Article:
Verse 3. - And she said unto her mistress, Would God my lord were with the prophet that is in Samaria! literally, Oh that my lord were before the prophet who is in Samaria! Elisha had a house in Samaria (2 Kings 6:32), where he resided occasionally. For he would recover him of his leprosy. The "little maid" concludes from her small experience that, if her master and the great miracle-working prophet of her own land could be brought together, the result would be his cure. She has, in her servile condition, contracted an affection both for her master and her mistress, and her sympathies are strongly with them. Perhaps she had no serious purpose in speaking as she did. The words burst from her as a mere expression of goodwill. She did not contemplate any action resulting from them. "Oh that things could be otherwise than as they are! Had I my dear master in my own country, it would be easy to accomplish his cure. The prophet is so powerful and so kind. He both could and would recover him." Any notion of her vague wish being carried out, being made the ground of a serious embassy, was probably far from the girl's thought. But the "bread cast upon the waters returns after many days." There is no kind wish or kind utterance that may not have a result far beyond anything that the wisher or utterer contemplated. Good wishes are seeds that ofttimes take root, and grow, and blossom, and bear fruit beyond the uttermost conception of those who sow them. And she said unto her mistress,.... As she was waiting upon her at a certain time, and perhaps her mistress was lamenting the case of her husband as desperate and incurable:

would God my lord were with the prophet that is in Samaria; meaning Elisha, who, though sometimes in one place, and sometimes in another, yet often at Samaria, and it seems was there when this girl was taken captive:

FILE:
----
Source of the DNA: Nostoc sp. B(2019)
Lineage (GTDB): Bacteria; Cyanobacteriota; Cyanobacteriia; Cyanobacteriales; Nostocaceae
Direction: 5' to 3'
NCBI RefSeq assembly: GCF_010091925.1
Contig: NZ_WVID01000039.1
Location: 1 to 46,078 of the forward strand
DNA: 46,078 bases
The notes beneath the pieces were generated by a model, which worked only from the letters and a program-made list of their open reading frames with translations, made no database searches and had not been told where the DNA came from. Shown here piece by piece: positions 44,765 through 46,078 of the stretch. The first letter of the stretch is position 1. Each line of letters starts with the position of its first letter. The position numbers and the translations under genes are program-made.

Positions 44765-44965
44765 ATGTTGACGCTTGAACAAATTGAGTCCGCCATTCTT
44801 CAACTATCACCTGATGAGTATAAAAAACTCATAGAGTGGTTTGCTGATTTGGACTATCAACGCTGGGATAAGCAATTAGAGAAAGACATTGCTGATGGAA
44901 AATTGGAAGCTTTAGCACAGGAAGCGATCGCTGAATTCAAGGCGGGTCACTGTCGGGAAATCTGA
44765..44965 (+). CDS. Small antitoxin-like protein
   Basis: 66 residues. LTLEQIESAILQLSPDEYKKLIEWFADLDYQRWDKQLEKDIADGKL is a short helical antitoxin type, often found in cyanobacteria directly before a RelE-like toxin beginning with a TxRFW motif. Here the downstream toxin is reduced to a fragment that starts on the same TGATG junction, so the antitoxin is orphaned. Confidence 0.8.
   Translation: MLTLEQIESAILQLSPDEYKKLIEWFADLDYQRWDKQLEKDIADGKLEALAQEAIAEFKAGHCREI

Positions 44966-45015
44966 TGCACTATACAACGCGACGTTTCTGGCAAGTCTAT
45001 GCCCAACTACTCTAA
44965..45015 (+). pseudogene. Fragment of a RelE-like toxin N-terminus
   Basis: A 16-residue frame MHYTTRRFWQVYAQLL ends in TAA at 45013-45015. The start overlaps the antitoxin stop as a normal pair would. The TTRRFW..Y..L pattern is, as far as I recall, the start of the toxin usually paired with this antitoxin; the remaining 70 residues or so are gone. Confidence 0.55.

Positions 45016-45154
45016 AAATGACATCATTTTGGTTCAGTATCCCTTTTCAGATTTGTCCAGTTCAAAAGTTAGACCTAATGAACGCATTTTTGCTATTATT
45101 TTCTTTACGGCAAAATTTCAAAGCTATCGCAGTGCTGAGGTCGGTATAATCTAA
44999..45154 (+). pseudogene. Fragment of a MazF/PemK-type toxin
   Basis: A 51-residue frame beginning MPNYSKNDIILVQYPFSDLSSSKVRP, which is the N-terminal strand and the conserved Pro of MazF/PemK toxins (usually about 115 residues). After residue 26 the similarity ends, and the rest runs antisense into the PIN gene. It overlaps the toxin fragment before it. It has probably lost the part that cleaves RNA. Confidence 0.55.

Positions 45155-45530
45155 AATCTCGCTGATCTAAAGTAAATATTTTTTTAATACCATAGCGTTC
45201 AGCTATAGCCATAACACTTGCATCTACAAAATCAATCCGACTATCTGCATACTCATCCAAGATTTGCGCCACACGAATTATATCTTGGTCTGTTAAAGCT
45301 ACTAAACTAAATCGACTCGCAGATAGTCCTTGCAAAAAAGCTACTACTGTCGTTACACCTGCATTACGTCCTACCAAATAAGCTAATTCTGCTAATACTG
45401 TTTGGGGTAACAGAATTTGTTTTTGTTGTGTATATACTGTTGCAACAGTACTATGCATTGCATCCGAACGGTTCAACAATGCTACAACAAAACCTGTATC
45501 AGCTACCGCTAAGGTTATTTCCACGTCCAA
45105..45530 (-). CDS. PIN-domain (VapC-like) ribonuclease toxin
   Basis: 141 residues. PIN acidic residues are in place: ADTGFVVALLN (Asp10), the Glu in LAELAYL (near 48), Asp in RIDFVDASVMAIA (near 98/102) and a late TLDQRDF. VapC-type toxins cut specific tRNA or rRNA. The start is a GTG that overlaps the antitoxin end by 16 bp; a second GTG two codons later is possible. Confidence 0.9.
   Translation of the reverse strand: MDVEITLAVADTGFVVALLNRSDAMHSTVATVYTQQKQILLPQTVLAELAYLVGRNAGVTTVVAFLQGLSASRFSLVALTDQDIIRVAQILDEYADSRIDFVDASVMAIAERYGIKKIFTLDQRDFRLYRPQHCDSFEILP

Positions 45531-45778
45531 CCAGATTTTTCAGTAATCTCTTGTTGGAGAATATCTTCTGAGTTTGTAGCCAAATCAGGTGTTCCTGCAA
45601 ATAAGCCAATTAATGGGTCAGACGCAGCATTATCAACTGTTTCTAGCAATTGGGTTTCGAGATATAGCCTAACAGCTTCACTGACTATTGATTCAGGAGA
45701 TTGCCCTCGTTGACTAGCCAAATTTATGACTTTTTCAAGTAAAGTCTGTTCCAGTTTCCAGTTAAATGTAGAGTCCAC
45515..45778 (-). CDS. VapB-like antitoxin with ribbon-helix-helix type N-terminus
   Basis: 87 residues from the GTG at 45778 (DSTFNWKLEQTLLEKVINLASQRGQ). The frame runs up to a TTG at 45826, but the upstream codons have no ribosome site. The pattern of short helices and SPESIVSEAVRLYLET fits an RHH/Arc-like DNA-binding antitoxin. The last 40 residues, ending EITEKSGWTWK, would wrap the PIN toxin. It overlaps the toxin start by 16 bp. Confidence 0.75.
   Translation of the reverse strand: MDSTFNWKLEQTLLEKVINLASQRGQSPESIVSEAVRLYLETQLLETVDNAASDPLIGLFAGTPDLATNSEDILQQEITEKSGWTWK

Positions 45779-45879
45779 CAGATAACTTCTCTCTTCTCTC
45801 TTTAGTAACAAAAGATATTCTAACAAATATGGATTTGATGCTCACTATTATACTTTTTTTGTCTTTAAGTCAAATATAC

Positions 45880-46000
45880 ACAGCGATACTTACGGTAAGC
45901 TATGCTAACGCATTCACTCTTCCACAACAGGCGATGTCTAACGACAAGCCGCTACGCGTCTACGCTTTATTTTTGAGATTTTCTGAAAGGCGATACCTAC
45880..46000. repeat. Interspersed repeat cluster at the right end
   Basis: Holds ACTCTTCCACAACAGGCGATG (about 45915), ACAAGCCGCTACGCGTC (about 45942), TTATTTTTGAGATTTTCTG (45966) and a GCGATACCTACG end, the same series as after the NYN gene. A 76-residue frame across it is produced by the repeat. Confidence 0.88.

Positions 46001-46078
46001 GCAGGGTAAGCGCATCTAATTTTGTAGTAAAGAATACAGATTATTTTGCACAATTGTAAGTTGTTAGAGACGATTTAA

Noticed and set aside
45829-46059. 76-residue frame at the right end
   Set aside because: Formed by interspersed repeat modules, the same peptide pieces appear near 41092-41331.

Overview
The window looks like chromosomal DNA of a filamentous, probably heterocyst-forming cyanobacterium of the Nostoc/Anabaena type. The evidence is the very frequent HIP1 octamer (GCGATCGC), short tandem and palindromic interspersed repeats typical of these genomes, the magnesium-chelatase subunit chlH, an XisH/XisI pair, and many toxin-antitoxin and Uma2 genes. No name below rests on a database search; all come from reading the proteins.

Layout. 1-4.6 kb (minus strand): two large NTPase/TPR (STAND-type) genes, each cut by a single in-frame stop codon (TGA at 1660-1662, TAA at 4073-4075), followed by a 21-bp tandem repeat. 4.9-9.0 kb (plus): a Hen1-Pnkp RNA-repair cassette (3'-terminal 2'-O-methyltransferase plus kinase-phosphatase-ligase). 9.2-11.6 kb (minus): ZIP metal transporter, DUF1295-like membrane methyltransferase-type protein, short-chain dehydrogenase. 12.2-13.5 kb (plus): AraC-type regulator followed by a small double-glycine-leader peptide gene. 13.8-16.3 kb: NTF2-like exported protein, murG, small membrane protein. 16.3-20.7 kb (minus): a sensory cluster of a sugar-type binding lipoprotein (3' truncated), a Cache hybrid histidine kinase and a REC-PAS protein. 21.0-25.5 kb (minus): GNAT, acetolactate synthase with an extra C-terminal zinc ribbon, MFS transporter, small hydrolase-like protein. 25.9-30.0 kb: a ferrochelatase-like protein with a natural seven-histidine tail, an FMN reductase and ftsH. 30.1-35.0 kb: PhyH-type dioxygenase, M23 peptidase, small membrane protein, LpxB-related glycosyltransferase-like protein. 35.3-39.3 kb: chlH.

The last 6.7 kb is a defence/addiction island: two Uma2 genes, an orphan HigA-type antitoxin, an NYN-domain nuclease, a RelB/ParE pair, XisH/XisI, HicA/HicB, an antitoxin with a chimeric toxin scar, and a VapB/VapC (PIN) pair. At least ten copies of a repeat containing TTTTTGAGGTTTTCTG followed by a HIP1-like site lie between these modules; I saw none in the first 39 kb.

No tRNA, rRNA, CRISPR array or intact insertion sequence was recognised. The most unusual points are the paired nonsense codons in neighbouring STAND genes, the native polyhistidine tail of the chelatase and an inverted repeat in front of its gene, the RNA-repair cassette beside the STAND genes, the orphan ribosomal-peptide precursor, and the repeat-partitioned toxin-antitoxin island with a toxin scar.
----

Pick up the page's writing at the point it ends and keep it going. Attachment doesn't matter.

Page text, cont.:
for he would recover him of his leprosy; the maid had heard of the miracles wrought by Elisha, and doubted not that at the request of her lord he would be willing, as she believed he was able, to cure him of this disease. 5:1-8 Though the Syrians were idolaters, and oppressed God's people, yet the deliverance of which Naaman had been the means, is here ascribed to the Lord. Such is the correct language of Scripture, while those who write common history, plainly show that God is not in all their thoughts. No man's greatness, or honour, can place him our of the reach of the sorest calamities of human life: there is many a sickly, crazy body under rich and gay clothing. Every man has some but or other, something that blemishes and diminishes him, some allay to his grandeur, some damp to his joy. This little maid, though only a girl, could give an account of the famous prophet the Israelites had among them. Children should be early told of the wondrous works of God, that, wherever they go, they may talk of them. As became a good servant, she desired the health and welfare of her master, though she was a captive, a servant by force; much more should servants by choice, seek their masters' good. Servants may be blessings to the families where they are, by telling what they know of the glory of God, and the honour of his prophets. Naaman did not despise what she told, because of her meanness. It would be well if men were as sensible of the burden of sin as they are of bodily disease. And when they seek the blessings which the Lord sends in answer to the prayers of his faithful people, they will find nothing can be had, except they come as beggars for a free gift, not as lords to demand or purchase.